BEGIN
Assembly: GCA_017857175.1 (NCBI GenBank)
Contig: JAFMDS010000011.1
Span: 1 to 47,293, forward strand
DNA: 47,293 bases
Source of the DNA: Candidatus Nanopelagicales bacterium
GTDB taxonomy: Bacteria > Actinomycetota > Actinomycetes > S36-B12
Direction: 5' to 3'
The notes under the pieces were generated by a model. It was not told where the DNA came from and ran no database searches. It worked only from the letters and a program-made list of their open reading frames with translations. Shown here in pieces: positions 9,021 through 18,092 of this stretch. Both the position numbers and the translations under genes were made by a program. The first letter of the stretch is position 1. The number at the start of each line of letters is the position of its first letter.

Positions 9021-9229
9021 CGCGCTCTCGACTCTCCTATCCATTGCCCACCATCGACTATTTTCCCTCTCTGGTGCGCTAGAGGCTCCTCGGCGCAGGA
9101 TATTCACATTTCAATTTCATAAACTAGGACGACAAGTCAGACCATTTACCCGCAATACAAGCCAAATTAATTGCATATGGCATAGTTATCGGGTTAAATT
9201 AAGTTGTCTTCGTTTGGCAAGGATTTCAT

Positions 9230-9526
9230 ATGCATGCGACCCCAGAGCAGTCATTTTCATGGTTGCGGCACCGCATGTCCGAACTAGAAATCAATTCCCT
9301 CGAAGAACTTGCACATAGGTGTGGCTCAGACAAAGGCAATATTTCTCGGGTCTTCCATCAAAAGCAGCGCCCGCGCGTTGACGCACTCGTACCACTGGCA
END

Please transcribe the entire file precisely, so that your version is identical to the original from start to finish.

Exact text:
Assembly: GCA_017857175.1 (NCBI GenBank)
Contig: JAFMDS010000011.1
Span: 1 to 47,293, forward strand
DNA: 47,293 bases
Source of the DNA: Candidatus Nanopelagicales bacterium
GTDB taxonomy: Bacteria > Actinomycetota > Actinomycetes > S36-B12
Direction: 5' to 3'
The notes under the pieces were generated by a model. It was not told where the DNA came from and ran no database searches. It worked only from the letters and a program-made list of their open reading frames with translations. Shown here in pieces: positions 9,021 through 18,092 of this stretch. Both the position numbers and the translations under genes were made by a program. The first letter of the stretch is position 1. The number at the start of each line of letters is the position of its first letter.

Positions 9021-9229
9021 CGCGCTCTCGACTCTCCTATCCATTGCCCACCATCGACTATTTTCCCTCTCTGGTGCGCTAGAGGCTCCTCGGCGCAGGA
9101 TATTCACATTTCAATTTCATAAACTAGGACGACAAGTCAGACCATTTACCCGCAATACAAGCCAAATTAATTGCATATGGCATAGTTATCGGGTTAAATT
9201 AAGTTGTCTTCGTTTGGCAAGGATTTCAT

Positions 9230-9526
9230 ATGCATGCGACCCCAGAGCAGTCATTTTCATGGTTGCGGCACCGCATGTCCGAACTAGAAATCAATTCCCT
9301 CGAAGAACTTGCACATAGGTGTGGCTCAGACAAAGGCAATATTTCTCGGGTCTTCCATCAAAAGCAGCGCCCGCGCGTTGACGCACTCGTACCACTGGCA